for example) are more important criteria for admission than standardized scores, then why accept test scores at all? If colleges are going to require an interview in lieu of scores, then students and IECs should be able to obtain more information on the purpose of the interview, how the interview is evaluated, and how students who interview are considered compared to test-submitting students for the purposes of scholarships as well as admission. In addition, at the time of application, how will a prospective student know if an interview is obtainable?
Even additional essays, which are easily coached, likely lend little more information than is already present on the Common Application. In my practice, no student has chosen to write those four DePaul essays—in fact, DePaul reported to me in personal communications that more than 90% of its applicants submit test scores.
NYU’s “test flexible” option and Brandeis’s “sometimes required” option assume that students know how to interpret test scores. I suspect students might be very confused by the choices. For example, students can send in subject tests instead of the ACT or SAT, but a 700 on SAT subject test Math 2 ranks a student in the 48th percentile while a 590 in Math on the “old” SAT would place a student in the 71st percentile. The “new” SAT percentiles are even more complex: how many students understand the differences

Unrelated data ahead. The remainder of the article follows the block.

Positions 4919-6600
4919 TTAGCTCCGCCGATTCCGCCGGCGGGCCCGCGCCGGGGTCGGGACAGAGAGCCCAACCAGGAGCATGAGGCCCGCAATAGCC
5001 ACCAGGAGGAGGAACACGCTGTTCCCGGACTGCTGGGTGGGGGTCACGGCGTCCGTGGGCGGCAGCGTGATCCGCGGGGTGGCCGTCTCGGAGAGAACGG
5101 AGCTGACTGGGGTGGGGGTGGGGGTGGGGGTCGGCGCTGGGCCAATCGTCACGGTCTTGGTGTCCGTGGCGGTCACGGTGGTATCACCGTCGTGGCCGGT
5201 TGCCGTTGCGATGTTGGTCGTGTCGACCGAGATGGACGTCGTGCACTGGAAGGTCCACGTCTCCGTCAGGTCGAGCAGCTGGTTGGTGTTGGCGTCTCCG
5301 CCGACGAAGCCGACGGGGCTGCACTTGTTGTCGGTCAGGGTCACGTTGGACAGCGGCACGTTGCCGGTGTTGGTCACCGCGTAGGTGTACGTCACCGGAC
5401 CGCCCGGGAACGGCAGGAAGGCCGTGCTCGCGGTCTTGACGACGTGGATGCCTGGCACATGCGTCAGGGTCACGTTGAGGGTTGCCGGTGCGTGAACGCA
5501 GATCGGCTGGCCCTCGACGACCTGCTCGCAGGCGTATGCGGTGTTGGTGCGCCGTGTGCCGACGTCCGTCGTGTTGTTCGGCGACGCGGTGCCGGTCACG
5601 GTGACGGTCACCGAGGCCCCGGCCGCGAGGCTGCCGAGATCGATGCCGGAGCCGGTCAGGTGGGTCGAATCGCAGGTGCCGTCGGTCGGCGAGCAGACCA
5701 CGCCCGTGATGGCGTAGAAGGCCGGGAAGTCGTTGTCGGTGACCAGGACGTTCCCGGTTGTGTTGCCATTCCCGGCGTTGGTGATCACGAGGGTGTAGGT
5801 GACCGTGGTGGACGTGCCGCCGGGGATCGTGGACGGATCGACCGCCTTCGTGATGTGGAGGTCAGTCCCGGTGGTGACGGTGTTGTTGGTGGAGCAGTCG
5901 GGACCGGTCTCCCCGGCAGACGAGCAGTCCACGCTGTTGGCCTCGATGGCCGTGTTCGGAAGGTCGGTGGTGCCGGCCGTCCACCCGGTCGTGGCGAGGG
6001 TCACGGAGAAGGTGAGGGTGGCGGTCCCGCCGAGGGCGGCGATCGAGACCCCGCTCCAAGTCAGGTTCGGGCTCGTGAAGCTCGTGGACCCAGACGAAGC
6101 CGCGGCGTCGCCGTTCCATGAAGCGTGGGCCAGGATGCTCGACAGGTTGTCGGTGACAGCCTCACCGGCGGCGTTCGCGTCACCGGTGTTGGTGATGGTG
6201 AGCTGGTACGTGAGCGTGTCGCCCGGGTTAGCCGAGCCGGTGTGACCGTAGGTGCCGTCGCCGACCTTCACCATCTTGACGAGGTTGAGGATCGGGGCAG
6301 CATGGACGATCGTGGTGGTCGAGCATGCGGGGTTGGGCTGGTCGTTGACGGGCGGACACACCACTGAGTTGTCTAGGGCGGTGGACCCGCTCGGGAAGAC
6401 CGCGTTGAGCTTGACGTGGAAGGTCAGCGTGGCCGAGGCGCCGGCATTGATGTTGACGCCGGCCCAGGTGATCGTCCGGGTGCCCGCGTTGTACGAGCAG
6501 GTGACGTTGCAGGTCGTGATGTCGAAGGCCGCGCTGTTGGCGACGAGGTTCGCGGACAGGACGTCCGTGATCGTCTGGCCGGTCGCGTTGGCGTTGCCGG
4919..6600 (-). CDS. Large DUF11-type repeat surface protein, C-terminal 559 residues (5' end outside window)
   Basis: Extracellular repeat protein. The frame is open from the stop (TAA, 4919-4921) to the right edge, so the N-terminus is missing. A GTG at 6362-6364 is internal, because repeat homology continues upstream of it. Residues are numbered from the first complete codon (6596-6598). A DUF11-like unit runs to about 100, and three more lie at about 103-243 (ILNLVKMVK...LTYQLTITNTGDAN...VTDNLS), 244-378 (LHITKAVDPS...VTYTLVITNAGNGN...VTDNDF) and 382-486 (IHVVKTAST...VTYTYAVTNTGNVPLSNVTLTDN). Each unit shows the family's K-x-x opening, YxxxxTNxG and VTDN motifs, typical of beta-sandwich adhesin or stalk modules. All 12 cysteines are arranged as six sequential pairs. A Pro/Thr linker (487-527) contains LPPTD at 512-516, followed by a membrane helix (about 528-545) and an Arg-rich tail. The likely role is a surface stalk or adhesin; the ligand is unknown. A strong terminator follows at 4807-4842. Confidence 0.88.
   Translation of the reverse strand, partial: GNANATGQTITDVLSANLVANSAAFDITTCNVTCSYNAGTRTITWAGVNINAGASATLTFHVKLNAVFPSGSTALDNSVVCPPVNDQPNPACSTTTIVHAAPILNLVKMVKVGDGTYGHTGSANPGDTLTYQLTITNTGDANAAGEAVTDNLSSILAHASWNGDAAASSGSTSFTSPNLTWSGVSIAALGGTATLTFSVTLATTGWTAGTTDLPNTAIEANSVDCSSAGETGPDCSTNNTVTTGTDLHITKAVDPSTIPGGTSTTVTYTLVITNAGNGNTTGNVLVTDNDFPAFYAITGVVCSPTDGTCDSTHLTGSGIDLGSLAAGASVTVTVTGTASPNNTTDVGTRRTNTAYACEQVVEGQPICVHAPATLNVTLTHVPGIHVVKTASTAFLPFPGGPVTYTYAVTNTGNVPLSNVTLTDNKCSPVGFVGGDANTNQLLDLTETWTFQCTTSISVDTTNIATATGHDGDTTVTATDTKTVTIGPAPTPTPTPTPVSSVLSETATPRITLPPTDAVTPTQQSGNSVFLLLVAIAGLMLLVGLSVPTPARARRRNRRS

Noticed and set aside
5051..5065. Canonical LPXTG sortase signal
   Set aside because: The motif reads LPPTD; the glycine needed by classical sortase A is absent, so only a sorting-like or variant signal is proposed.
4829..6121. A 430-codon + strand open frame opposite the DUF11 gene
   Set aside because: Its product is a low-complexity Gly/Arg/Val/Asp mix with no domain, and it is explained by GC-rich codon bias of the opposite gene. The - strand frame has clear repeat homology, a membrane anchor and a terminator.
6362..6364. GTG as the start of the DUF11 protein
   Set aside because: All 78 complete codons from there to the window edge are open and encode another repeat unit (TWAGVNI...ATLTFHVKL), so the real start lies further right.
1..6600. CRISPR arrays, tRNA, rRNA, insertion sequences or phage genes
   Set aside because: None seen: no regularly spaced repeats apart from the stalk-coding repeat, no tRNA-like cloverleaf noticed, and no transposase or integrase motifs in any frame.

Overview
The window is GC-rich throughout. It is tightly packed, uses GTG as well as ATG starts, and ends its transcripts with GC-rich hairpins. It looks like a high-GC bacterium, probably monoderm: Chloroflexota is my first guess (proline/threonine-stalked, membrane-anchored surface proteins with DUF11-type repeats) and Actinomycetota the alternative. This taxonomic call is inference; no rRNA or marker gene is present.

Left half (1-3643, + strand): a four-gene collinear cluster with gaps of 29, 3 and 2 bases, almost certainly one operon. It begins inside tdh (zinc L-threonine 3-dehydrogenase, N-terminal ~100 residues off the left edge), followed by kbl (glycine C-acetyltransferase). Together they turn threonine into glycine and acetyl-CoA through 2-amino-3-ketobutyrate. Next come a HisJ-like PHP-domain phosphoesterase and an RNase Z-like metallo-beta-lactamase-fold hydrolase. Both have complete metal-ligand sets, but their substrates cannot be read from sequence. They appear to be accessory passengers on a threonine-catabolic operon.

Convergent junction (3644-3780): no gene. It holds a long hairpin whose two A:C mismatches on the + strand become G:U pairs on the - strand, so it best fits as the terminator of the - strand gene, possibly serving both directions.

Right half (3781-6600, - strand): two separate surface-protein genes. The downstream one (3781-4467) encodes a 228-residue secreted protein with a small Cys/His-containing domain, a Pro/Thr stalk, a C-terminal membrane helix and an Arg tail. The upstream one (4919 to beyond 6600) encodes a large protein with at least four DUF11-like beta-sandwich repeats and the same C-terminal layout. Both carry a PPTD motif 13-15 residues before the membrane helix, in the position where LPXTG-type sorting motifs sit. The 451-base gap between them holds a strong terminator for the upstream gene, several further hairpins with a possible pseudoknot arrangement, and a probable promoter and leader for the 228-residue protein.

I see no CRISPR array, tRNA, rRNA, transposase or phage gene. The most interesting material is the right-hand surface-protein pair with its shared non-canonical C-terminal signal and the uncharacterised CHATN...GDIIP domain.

in cohorts who take subject tests versus the general population of students who take ACT or SAT tests? It would be so easy for a student to send in subject test scores that were not favorable.
As I was finishing this article, Western Oregon University made headlines for announcing it would be test optional for 2017. The caveat, however, was that only students who submitted test scores could compete for the college’s most prestigious scholarships. Going test optional has the (perhaps intended) result of actually increasing a college’s selectivity by suppressing low test scores,
a well-documented phenomenon. For example, Mount Holyoke went test optional in 2001. In 1999, it reported the middle 50% of SAT Verbal as 600–660 and SAT Math as 579–650. In 2015, Mount Holyoke’s Common Data Set reported its middle 50% as SAT Verbal 620–730 and SAT Math 610–735.
Colleges routinely advise students not to submit test scores that
fall outside the middle 50% or, as the Brandeis website says, not to allow “applicants to decide for themselves whether their test results accurately reflect their academic ability and potential.” How does a typical high school student unpack those messages? If a student has tested four times, that test score may very well feel like a strong indication of a student’s ability. And how will a student decide what reflects their potential for academic success in college?
Call for Clarity
In closing, I challenge you as IECs to do some research as well. Check out the Common Data Set; spend time on the Common Application and colleges’ websites. As you find discrepancies, confusing data, and inconsistent policies, contact the colleges and the reporting services and make those issues known. And be sure your college athletes know that NCAA Division 1 and 2 and NAIA require student athletes to have minimum ACT or SAT scores without regard to individual college admission policies. Collectively we can work for clarity and equity in the admission process for the benefit of all students